Whether this is actually the case, however, still has to be found out. One thing is clear: when natural constants change at all, they do so only extremely slowly. After all, we would have noticed clear changes since our world would then look drastically different. That is why astronomers are the ones who are looking for altered values ​​of natural constants. For the light that reaches us, for example, from a galaxy six billion light-years away, has been traveling for six billion years, and has thus been generated by physical processes that obey the laws of nature that were valid six billion years ago. Thus, in principle, it should be possible to read from the properties of this light whether the laws of nature six billion years ago were the same as today.

That this is not only possible in principle, but actually possible, and moreover with a very high degree of accuracy, has now been proven by Henkel and his colleagues. They wanted to find out if the ratio of proton to electron mass six billion years ago was the same as it is today. According to measurements in terrestrial laboratories, a proton is exactly 1836.15 times as heavy as an electron. Indirectly, a change in this numerical ratio would indicate that the strength of the strong interaction has changed. Because this force binds the three quarks that make up the proton. The binding energy, in turn, determines the largest part of the proton mass after Einstein's equivalence of energy and mass. Since the electron mass would not be affected by a change in the strong interaction, a change in the ratio of proton to electron mass can lead to a change in the strength of the strong interaction getting closed.

Astronomers measure light spectra of ammonia molecules in a galaxy six billion light-years away. These molecules were irradiated by an even further light quasar galaxy and absorbed certain frequencies from this light. The point is that the exact position of the absorbed light frequencies depends sensitively on the ratio of proton to electron mass. If this ratio at the time when the ammonia molecules absorbed the light, that is, six billion years ago, would have been different than today, then the position of the absorbed light frequencies would have been changed.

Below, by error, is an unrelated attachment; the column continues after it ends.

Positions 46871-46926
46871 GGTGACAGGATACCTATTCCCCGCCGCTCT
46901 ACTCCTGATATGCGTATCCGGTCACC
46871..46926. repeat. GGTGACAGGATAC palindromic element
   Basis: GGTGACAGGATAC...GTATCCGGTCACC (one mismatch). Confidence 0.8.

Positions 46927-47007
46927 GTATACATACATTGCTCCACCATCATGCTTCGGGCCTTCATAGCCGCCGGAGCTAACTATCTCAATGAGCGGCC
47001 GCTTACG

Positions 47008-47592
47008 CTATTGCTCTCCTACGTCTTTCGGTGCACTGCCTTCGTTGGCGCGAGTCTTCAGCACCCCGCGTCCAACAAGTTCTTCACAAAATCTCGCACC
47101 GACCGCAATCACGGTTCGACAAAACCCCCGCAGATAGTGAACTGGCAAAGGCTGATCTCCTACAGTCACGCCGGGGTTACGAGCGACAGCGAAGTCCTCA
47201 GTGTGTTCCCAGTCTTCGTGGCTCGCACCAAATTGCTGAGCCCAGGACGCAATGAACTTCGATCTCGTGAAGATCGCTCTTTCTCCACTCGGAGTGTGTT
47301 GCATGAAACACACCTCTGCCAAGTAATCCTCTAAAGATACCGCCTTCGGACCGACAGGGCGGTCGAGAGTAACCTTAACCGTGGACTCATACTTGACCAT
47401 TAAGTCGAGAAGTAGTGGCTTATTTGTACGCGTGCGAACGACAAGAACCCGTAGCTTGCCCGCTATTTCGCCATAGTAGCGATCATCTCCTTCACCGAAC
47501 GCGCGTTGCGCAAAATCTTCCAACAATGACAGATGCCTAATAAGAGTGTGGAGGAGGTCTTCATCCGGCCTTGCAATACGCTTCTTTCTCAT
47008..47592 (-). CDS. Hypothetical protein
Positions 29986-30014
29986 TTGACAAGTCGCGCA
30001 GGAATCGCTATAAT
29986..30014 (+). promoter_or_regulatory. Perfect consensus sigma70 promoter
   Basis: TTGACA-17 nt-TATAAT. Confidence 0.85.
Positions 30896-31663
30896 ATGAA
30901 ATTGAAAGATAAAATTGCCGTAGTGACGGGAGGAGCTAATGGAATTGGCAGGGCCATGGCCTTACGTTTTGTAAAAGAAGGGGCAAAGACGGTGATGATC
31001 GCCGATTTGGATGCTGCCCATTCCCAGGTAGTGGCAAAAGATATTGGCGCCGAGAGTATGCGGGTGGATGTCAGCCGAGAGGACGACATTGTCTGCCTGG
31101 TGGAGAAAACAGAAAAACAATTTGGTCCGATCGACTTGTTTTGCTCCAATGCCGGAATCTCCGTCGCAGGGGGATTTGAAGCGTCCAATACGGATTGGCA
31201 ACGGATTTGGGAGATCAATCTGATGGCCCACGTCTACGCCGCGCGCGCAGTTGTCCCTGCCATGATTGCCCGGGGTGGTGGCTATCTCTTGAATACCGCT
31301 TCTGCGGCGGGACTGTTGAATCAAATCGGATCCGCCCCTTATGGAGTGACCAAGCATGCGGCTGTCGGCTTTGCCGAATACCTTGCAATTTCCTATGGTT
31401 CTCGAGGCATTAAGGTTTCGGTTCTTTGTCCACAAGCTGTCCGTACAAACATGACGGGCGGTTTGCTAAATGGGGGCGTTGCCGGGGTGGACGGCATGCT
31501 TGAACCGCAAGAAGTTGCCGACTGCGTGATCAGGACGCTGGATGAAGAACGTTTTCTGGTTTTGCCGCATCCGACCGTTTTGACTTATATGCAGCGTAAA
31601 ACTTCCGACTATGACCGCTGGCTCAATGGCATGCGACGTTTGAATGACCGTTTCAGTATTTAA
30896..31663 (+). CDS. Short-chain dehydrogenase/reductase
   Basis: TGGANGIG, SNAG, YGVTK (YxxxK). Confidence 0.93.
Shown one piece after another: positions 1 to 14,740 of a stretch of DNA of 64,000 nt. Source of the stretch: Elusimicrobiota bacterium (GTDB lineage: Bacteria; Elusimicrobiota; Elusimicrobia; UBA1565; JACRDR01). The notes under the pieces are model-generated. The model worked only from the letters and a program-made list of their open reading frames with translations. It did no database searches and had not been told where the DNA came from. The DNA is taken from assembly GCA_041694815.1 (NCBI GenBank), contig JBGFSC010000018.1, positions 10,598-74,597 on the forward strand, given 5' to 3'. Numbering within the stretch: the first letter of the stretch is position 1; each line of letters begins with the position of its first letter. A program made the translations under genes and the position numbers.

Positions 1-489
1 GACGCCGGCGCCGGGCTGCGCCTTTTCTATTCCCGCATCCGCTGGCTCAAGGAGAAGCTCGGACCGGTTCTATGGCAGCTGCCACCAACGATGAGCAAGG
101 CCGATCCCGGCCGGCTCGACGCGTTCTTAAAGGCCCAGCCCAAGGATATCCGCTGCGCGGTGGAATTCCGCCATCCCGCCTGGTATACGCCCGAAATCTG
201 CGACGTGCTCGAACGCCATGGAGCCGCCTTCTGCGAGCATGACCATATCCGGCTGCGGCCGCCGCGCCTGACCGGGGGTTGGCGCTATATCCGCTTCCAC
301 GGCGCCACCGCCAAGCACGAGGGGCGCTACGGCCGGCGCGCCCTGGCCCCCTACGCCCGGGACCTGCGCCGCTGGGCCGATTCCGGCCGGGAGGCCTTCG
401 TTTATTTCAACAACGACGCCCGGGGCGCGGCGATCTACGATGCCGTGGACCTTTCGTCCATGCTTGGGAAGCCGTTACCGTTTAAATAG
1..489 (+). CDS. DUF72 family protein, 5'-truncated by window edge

But such a change Henkel and his colleagues have not found. Taking into account the possible accuracy of their measurements, the researchers can rule out that the ratio of proton to electron mass has increased by more than a few thousandths of a thousand in the last six billion years Has changed. Due to some special properties of the ammonia molecule, the accuracy of this result is about ten times higher than that of other scientists who found a change in the ratio of proton to electron mass.

Nevertheless, it can not be definitively ruled out that these or other natural constants do not change. For another group had found, for example, that the ratio of the two masses about 20 billionths of a billionth ago was 20 thousandths of a tenth of a thousandth of their own than today. Since this is five billion years earlier than the period studied by Henkel's group, the two results are not mutually exclusive. For the theoreticians working on string theory, however, they provide valuable clues as to what the far-fetched final version of string theory should look like.

M: Murphy et. al. : Strong Limit on a Variable Proton-to-Electron Mass Ratio from Molecules in the Distant Universe, Science 320, 1611 The Physikalisch-Technische Bundesanstalt has published a magazine in the Magazinma magazine series on the subject of "natural constants" dedicated to st be . The individual articles can be downloaded for free here. Axel Tilleman